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The Collision of the Environment and Trade: The GATT Tuna/Dolphin Decision

April 1992

Citation: ELR 10268

Author: Robert F. Housman and Durwood J. Zaelke

Editors' Summary: On September 3, 1991, a three-member dispute resolution panel formed by the signatories to the General Agreements on Tariffs and Trade (GATT) held that a U.S. embargo on Mexican tuna and tuna products harvested in the Eastern Tropical Pacific Ocean violated GATT. The resulting controversy has focused on the decision's effect on U.S. actions under the Marine Mammal Protection Act (MMPA), and the ramifications to other U.S. environmental laws with international trade impacts. The authors describe the legal background of this decision, including the GATT and MMPA provisions addressed by the panel, analyze the decision in depth, and discuss the recent U.S. District Court for the Northern District of California decision enjoining the Secretaries of Commerce and the Treasury and the National Marine Fisheries Service from allowing intermediary nations to import tuna from embargoed harvesting nations into the United States. Finally, the authors analyze the potential effects of the panel's decision on domestic laws and international laws and agreements and conclude that although the decision's policy ramifications will be significant, it will have little effect on U.S. law.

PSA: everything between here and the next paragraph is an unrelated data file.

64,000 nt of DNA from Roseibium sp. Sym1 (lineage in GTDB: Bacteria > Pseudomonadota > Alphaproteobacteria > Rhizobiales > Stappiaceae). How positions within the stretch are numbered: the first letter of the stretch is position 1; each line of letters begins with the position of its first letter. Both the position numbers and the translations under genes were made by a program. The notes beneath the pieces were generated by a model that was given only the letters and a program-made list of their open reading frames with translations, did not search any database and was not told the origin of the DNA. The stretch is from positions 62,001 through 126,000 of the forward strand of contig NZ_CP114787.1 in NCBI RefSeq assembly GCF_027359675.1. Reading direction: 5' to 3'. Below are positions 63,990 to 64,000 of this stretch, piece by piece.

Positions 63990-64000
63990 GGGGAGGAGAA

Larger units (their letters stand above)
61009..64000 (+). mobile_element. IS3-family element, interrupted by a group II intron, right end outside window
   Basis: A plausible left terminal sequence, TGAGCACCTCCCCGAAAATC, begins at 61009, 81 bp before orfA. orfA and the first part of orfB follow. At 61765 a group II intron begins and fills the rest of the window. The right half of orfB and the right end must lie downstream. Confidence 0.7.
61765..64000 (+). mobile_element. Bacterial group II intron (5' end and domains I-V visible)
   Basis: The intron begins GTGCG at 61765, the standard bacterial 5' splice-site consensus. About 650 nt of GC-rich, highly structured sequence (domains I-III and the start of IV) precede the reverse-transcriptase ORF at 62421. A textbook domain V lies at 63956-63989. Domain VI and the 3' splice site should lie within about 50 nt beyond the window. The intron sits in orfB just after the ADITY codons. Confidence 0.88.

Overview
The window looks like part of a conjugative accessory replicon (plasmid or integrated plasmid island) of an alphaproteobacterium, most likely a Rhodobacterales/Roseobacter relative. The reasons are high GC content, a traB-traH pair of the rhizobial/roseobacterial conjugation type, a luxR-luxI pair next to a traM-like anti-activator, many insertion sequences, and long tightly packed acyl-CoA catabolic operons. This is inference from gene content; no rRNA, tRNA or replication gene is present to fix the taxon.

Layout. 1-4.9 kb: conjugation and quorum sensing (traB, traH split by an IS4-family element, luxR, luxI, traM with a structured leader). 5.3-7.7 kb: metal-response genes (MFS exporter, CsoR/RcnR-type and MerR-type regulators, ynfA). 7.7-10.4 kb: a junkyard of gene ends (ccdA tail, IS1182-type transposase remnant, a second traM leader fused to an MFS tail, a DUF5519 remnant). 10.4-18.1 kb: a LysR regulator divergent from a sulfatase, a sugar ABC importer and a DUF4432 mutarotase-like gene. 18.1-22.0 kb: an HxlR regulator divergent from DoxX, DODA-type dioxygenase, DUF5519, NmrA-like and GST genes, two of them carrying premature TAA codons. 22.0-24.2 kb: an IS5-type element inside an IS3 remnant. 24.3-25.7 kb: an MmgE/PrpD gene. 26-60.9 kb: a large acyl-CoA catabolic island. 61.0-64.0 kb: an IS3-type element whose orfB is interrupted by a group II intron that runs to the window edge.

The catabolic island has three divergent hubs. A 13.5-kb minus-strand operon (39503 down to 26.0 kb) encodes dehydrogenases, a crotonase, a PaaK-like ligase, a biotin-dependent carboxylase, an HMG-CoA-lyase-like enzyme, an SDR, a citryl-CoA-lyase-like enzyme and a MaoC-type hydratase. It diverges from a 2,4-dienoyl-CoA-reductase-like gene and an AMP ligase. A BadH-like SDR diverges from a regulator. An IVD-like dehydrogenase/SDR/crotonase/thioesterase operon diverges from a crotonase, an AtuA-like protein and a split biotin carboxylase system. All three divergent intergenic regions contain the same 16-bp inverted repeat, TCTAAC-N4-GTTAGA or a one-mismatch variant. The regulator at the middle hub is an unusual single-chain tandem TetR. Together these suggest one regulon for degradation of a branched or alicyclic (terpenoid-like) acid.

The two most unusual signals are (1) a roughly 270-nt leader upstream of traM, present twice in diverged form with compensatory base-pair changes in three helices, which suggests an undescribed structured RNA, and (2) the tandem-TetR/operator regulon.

Mr. Housman is a staff attorney with the Center for International Environmental Law-U.S. Mr. Zaelke is the President of the Center for International Environmental Law-U.S. The authors wish to thank David Downes and Margaret Spring for their assistance in preparing this Article.

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